In alignment with the Postdoctoral Program, the special call will attract the world’s most promising and diverse early-career neuroscientists. Led by Fay Harrison, BrainsCAN's Executive Director, it will provide opportunities for underrepresented groups to pursue their research goals in an exceptional neuroscience research environment that will prepare them for impactful careers.
September 8, 2020 - BrainsCAN Communications
For many Canadian scholars, being elected into the Royal Society of Canada is a crowning achievement of their careers.
To neuroscientist Lisa Saksida – newly honoured into the into RSC, along with four other Western scholars – it is also a reminder of the teamwork that takes place in any successful research program, and that their collective work has only just started.
“These people inspire me every day, and make it clear to me that, although it may not always be apparent, the real breakthroughs are achieved by diverse and collaborative teams,” she said.
August 6, 2020 - BrainsCAN Communications
Four and half million Canadians and Americans use a walker to help their mobility, but unfortunately, falls while using one are not uncommon and result in over $330M in health-care costs per year. That's why, when Wagner Souza, recent Medical Innovation Fellow, and his team were asked 'why are you developing a walker when there’s already a well-established industry?’ they would respond 'why do so many people still fall?'.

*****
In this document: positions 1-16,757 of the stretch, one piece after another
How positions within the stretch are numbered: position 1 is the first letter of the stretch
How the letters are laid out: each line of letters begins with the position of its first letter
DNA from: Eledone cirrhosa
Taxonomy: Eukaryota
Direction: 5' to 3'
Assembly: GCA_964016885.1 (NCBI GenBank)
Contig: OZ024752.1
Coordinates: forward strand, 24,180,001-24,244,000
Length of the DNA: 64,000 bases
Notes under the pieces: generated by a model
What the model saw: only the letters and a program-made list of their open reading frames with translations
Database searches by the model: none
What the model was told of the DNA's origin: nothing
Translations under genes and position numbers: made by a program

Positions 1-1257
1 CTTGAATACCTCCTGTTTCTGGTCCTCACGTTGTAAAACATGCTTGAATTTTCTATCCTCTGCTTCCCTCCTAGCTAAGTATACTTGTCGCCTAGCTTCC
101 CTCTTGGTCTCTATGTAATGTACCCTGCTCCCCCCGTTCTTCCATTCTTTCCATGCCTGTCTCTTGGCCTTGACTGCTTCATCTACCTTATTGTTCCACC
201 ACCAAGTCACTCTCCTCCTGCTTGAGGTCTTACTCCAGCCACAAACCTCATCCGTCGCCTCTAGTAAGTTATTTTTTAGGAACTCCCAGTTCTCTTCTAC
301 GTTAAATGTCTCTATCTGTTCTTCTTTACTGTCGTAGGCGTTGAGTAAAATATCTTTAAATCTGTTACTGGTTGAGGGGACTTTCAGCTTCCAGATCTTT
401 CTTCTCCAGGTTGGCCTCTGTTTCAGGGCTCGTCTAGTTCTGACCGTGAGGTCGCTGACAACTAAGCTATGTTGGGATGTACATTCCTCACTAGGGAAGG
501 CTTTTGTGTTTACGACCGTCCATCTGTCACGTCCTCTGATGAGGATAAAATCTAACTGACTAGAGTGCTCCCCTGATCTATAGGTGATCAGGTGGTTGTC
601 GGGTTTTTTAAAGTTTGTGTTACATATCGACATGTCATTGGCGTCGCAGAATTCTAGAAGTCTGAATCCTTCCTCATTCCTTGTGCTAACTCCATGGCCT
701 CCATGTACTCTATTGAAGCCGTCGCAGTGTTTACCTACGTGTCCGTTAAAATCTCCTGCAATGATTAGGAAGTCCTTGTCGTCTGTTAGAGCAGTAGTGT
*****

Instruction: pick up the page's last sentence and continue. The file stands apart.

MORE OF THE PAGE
Souza's experience as a patient with very limited mobility, combined with his expertise as a physiotherapist and a neuroscience PhD, fueled his desire to fill the gaps he sees in medical devices. "I wanted to learn how to bridge clinical setting to medical device industry," said Souza. "In a clinical setting, you have a lot of ideas to solve problems, but you don't have the tools and knowledge to translate the solution into reality."
That's when he discovered Western's Medical Innovation Fellowship Program operated by WORLDiscoveries in partnership with BrainsCAN.
August 6, 2020 - BrainsCAN Communications
Dr. Nicole Kaniki and Dr. Bertha Garcia will help Western lay the foundation for a sustained strategy to combat racism on campus.
Effective immediately, Kaniki and Garcia have been appointed special advisors to President Alan Shepard on anti-racism.
Kaniki and Garcia, both of whom were members of the ARWG, will hold the roles while Western formally establishes a new senior administrative position dedicated to anti-racism initiatives – a permanent role President Shepard aims to have in place later this year, and one that requires governance approval.
June 29, 2020 - BrainsCAN Communications
A Western University study has confirmed a new pathway for Alzheimer’s disease degeneration. Published in the journal Brain, the study supported by Western’s BrainsCAN, demonstrates how a subcortical brain area is impacted by early degeneration that leads to Alzheimer’s disease.
“Alzheimer’s disease does not affect the brain uniformly, but rather progresses in stages with some areas of brain degeneration preceding degeneration in other areas,” said Sara Fernández-Cabello, first author of the paper and postdoctoral research fellow at the Norwegian Centre for Mental Disorders Research. “Underlying this neurodegenerative cascade presumably is the propagation of abnormal proteins in Alzheimer’s disease.”